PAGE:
5. RF Planning
Mining has the unique challenge of continuously changing ground topology that is not present in almost all other networks. Having adequate GIS information and regular updates from the mine planners is vital to good RF planning for the network. An understanding of propagation within the mine environment is also essential.
Due to the use of licensed frequency spectrum there is a requirement to apply for licenses to operate the network, which must be coordinated with the Australian Communications and Media Agency (ACMA) or the local RF regulatory body in the country of deployment. There may also be a requirement for base stations to be mobile, which adds an extra level of complexity to network planning and license approval. Often spectrum has not been allocated specifically for industry within bands that are desirable for use. Negotiation with the spectrum regulator and coordination of licenses is often the first and most difficult hurdle to be overcome in the RF planning process.
Unless the propagation characteristics are well known for the frequencies allocated and the ground types for the area to be covered, a very conservative approach should be taken for the initial sites link budget and model choice. The link budget and model should be verified and updated after the first site
RF survey is performed and this should form the baseline for ongoing RF planning.
The ability to provide temporary coverage for areas that are rapidly changing should be high on the list of considerations, options include:
- RF Repeaters
- Small Cells / Pico Cells
- Local WiFi rebroadcast with InterRAT (Inter-Technology – Radio Access Technology)
- Hybrid networks using standard WiFi with LTE
6. Capacity and Coverage
LTE provides superior coverage and throughput compared to most other mobile RF technologies currently used in a mining setting; however, throughput and coverage in an LTE network are related. If low throughput is required and there are relatively few clients, a single site may have a coverage radius of 15km or more (depending on allocated channel frequency, bandwidth and terrain
If there is a large number of clients within a cell, or those clients require continuously high throughput (such as streaming video) then the cell size can shrink significantly – this effect is known as cell breathing.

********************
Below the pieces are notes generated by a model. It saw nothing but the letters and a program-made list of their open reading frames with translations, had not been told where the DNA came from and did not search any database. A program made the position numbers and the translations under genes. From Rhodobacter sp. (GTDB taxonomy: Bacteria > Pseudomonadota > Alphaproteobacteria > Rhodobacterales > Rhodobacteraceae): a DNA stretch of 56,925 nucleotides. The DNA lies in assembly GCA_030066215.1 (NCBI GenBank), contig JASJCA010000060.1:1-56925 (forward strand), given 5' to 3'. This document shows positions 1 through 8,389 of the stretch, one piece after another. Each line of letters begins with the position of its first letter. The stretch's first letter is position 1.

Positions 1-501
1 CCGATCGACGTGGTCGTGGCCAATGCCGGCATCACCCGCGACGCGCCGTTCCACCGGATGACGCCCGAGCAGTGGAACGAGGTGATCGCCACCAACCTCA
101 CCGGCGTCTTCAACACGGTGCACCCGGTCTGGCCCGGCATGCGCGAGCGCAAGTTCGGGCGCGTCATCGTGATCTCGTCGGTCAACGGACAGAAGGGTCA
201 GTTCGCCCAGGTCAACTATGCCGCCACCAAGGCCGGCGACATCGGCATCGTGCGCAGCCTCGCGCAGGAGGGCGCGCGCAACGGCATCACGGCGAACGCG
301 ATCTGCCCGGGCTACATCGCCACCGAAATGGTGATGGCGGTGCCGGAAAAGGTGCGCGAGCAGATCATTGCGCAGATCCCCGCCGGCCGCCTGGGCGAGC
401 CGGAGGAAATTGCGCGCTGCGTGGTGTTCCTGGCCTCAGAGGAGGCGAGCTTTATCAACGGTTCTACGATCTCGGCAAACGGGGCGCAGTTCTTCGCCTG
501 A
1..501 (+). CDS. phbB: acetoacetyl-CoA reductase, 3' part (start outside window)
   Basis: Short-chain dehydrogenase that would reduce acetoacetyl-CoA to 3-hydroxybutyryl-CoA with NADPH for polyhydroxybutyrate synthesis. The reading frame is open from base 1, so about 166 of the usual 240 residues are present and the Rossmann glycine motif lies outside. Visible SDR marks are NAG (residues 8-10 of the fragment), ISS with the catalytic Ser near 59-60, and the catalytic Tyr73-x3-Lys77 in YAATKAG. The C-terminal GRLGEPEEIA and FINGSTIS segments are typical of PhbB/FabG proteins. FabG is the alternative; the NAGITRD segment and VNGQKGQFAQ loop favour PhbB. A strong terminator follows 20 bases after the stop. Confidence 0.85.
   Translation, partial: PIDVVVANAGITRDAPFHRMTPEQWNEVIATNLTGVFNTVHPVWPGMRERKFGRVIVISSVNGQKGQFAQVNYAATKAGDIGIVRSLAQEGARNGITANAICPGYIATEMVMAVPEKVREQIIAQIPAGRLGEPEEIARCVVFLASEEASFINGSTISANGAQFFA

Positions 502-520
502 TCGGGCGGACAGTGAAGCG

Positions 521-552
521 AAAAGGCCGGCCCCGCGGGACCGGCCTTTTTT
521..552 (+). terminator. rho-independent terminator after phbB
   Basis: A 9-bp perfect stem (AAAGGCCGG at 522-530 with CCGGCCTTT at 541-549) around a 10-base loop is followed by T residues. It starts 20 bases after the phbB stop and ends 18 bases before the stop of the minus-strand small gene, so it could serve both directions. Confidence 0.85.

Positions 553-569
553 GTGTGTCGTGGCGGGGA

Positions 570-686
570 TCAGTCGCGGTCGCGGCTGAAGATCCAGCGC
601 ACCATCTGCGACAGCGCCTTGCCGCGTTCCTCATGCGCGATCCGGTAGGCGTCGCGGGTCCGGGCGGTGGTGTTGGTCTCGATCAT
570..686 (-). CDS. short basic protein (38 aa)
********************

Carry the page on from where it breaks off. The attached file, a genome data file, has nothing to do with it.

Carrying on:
This effect must be taken into account when designing the network as too much overlap will cause dominance issues leading to poor signal to noise ratios and conversely, too little overlap may cause coverage holes to appear and disappear within the network as traffic load changes.
The figure below shows relative coverage of a single base station ignoring the effects of interference for WiFi (shown in green), LTE small cell (shown in orange) and LTE macro (shown in red). The coverage has been simulated using typical base station and client device parameters such as RF power outputs and antenna gains and uses the 1.8 GHz band for LTE and 2.4GHz for WiFi. The same propagation model has been used for each system for simplicity of comparison. Each grey radial is 1km in distance.
Figure 1 – Coverage comparison between WiFi, LTE Small Cell and LTE Macro Sites.
WiFi (shown in green), LTE small cell (shown in orange) and LTE macro (shown in red).
Proper RF design is driven by both coverage and capacity, which means that the distribution of clients over the area to be covered and their traffic profile over time are both important factors for designing the network. Accurately mapping traffic requirements requires a deep knowledge of the applications that are to be deployed on the network, the number of clients using each application and their average density (and mobility) within the mine.
This information is often the most difficult to obtain and many assumptions may have to be made during the application discovery phase which may impact the final design. Some applications may also make use of multicast / broadcast traffic or other layer 2 protocols which cannot be transferred directly over
an LTE network and will require an overlay network to be designed to support these requirements.
An overlay solution adds additional complexity which must be considered such as reconnection and convergence times, vendor interoperability and choosing of UE / head end devices which support the correct protocols.
To minimise future outlay, the application discovery phase should take into account future application requirements where possible and how these may affect the scale of the network. Allowing for extra capacity at the outset and/or purchasing equipment which can scale to the required future state may allow initial outlay to remain reasonable while providing an upgrade path with minimal future cost.
8. Convergence, Security, QoS
LTE networks generally have the capacity and ability to provide a number of side-by-side virtual networks called APNs (similar to VLANs or VRFs). Each APN is a separated network which segregates traffic from other APNs and comes with a separate set of QoS parameters. Applications can be given different priorities both within an APN and priorities can be provisioned between APNs. User traffic and network control traffic can be optionally encrypted in an LTE network if this level of security is required.